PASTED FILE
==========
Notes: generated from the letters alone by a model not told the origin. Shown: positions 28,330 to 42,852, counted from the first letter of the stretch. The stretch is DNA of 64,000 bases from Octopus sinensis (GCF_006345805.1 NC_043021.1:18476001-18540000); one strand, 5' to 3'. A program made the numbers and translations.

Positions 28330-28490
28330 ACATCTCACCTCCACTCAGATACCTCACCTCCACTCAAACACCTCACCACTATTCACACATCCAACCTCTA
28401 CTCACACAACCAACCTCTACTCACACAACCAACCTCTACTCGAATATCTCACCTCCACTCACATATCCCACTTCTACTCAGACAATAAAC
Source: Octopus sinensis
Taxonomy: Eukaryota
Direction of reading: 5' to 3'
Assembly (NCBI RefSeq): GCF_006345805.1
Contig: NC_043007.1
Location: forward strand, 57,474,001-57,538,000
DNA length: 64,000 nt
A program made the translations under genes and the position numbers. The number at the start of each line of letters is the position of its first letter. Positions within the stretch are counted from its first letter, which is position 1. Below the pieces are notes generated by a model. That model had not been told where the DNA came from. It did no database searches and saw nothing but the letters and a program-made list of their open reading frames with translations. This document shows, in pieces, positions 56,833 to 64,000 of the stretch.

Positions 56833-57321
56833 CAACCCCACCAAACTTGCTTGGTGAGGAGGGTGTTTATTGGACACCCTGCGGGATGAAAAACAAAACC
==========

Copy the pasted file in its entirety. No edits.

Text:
Notes: generated from the letters alone by a model not told the origin. Shown: positions 28,330 to 42,852, counted from the first letter of the stretch. The stretch is DNA of 64,000 bases from Octopus sinensis (GCF_006345805.1 NC_043021.1:18476001-18540000); one strand, 5' to 3'. A program made the numbers and translations.

Positions 28330-28490
28330 ACATCTCACCTCCACTCAGATACCTCACCTCCACTCAAACACCTCACCACTATTCACACATCCAACCTCTA
28401 CTCACACAACCAACCTCTACTCACACAACCAACCTCTACTCGAATATCTCACCTCCACTCACATATCCCACTTCTACTCAGACAATAAAC
Source: Octopus sinensis
Taxonomy: Eukaryota
Direction of reading: 5' to 3'
Assembly (NCBI RefSeq): GCF_006345805.1
Contig: NC_043007.1
Location: forward strand, 57,474,001-57,538,000
DNA length: 64,000 nt
A program made the translations under genes and the position numbers. The number at the start of each line of letters is the position of its first letter. Positions within the stretch are counted from its first letter, which is position 1. Below the pieces are notes generated by a model. That model had not been told where the DNA came from. It did no database searches and saw nothing but the letters and a program-made list of their open reading frames with translations. This document shows, in pieces, positions 56,833 to 64,000 of the stretch.

Positions 56833-57321
56833 CAACCCCACCAAACTTGCTTGGTGAGGAGGGTGTTTATTGGACACCCTGCGGGATGAAAAACAAAACC